I went on a course once. Nothing new there, I went on every course going; from Health and Safety to Advanced Silent Killing. Well, if they’d had a course on that I’d have applied for it. The advanced killing thing, not the Health and Safety one. They had a whole series of those and I went on them all.

One or two proved useful beyond getting me out of the office for a while, but I don’t remember most of them. Fire Safety was useful I think, and I once stopped someone bleeding to death from a cut artery using emergency first aid skills learned in a bowdlerised version of ‘Don’t Let Him Die’. Well, possibly. I suspect someone else could have worked out what to do before they bled out, but you never know. Kinetic Handling may have stopped me pulling a back muscle moving furniture about and Assertiveness Training made me realise there was nothing wrong with my self esteem, just something wrong with my bosses who wanted a shouty idiot rather than someone who might actually think about stuff before opening their mouth.

But none of them would have helped me in my current circumstances.

I remember the jokes we made in the meet and greet coffee break before the course I am thinking about started. Effective Time Management. Was this effective use of our time? We were disappointed when every speaker made exactly the same joke before each slot designed to make you a better corporate drone.

There was scheduling of course. What time is the most productive and tips to overcome the mid afternoon slump. Thoughts about how to get the most from meetings, one to one to full committee. Don’t use them to decide anything was the best tip from memory. Get the decision first and use meetings to stroke the egos of participants to buy in. There was no choice but make them feel appreciated. Cynical but effective. Oh yes, and always have a cut off time. And stick to it.

I didn’t like that course. I really did need it but I couldn’t see any of the ideas put forward being anything other than pie in the sky, or ‘aspirational’ as far as I was concerned.

If there was a task did I stop doing it because there was a cut off? Did I plough on if there wasn’t ‘buy in’? What was the methodology if everyone else’s prioritisation dynamics were on a slightly different stovepipe track to mine? Did I dismantle the stovepipe and construct a flat bedded, horizontally integrated, low rise hierarchy before declaring the task nugatory?

I noted that effective time management in the field seemed to take second, third or hundredth place to presentism, whereas the theory said define boundaries and don’t be there if there was nothing to do.

I remembered one of the segments on setting time boundaries suggested having due regard to the practical sensibilities of everyone in the task or project and being flexible where possible, and firm where necessary in light of the goal.


That was my main problem. No goal. Some people had callings, vocations, needs and commitment. I’d waited all of my life for some sort of revelation which had yet to arrive.

Or it had been my main problem up till now.

Now, an apparent lack of flexibility on the time boundary appeared to be the problem.

I hadn’t got a major goal in life, but I had many things I wanted to do. It had become clear to me that life obviously closed down certain avenues of choice as it progressed. One of the mantras I had worked out for myself rather than trawling through the list of training courses was you can’t go back. Yet I had spent a lot of time waiting for the second route to certain options to present themselves, which of course they never had. But I accepted the idea in general and had planned, or rather not planned accordingly. Rather than ploughing the same furrow, I had taken new forks in the road at random and looking back the forest had closed behind me. It felt like an odd corollary to the crap mantras on desks of the put upon and petty office tyrants ‘your lack of planning is not my emergency’. My emergency was my lack of planning.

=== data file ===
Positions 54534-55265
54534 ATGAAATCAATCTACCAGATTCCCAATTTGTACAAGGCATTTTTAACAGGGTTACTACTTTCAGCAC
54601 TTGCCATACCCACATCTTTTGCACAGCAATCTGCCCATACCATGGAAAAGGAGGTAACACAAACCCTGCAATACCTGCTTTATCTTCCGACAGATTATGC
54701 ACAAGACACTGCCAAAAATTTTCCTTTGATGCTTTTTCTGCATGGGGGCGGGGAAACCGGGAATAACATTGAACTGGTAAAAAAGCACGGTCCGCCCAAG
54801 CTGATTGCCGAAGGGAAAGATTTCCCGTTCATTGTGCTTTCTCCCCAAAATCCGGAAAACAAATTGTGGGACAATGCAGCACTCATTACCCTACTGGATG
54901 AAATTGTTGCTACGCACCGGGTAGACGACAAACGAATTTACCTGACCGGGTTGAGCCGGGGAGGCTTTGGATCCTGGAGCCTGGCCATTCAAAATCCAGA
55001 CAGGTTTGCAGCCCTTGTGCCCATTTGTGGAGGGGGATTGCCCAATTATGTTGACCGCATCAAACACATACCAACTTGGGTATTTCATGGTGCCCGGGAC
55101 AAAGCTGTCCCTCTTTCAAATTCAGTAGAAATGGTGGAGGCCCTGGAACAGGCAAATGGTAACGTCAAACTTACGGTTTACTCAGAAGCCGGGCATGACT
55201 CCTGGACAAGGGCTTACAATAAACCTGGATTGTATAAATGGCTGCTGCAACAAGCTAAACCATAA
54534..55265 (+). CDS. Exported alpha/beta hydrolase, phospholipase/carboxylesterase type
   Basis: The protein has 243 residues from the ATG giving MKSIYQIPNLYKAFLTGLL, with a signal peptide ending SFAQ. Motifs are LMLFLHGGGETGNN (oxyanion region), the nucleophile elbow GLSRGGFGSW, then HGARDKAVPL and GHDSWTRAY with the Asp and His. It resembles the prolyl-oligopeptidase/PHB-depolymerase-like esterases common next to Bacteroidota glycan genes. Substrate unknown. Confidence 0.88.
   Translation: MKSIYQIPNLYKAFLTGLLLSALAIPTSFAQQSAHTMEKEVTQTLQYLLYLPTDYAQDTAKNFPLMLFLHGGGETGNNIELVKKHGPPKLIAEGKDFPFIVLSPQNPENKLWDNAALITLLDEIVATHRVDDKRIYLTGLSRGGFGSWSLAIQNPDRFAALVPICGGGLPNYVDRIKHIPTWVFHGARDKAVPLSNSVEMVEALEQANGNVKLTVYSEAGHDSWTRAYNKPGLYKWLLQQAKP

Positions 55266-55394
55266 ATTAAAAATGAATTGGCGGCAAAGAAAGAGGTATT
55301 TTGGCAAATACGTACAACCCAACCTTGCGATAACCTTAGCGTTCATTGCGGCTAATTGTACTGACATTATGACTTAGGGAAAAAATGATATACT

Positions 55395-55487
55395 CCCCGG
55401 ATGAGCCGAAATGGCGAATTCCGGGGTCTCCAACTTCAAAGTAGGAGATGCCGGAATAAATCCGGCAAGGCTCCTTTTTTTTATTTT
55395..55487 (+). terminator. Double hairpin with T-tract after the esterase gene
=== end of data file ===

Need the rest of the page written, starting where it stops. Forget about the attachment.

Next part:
Though I suddenly had a worryingly imminent deadline in my project diary I had an apparent infinity of tasks yet to complete.

What would my course notes say I should do?

They were long gone of course. Sacrificed on the altar of low physical storage in the era of the paperless office, designed by low clutter architects for those with the attention span of a three year old. But even had I been able to access them from some digital repository, I couldn’t see they were going to tell me what to do with my last six months.

Make a list of prioritised goals I should imagine would be the best to be culled from the pages.

Sod that.

Never needed any stupid goals so far.

Stop worrying and plough on as fast as you can.

And don’t look over your shoulder.


Just in case anyone is wondering/worrying – this is fiction remember, and in no way autobiographical. As far as I know I have many future occasions for procrastination, lack of goals and hedonistic irresponsibility. (fingers crossed).

Leave a Reply

Fill in your details below or click an icon to log in:

WordPress.com Logo

You are commenting using your WordPress.com account. Log Out /  Change )

Google photo

You are commenting using your Google account. Log Out /  Change )

Twitter picture

You are commenting using your Twitter account. Log Out /  Change )

Facebook photo

You are commenting using your Facebook account. Log Out /  Change )

Connecting to %s

This site uses Akismet to reduce spam. Learn how your comment data is processed.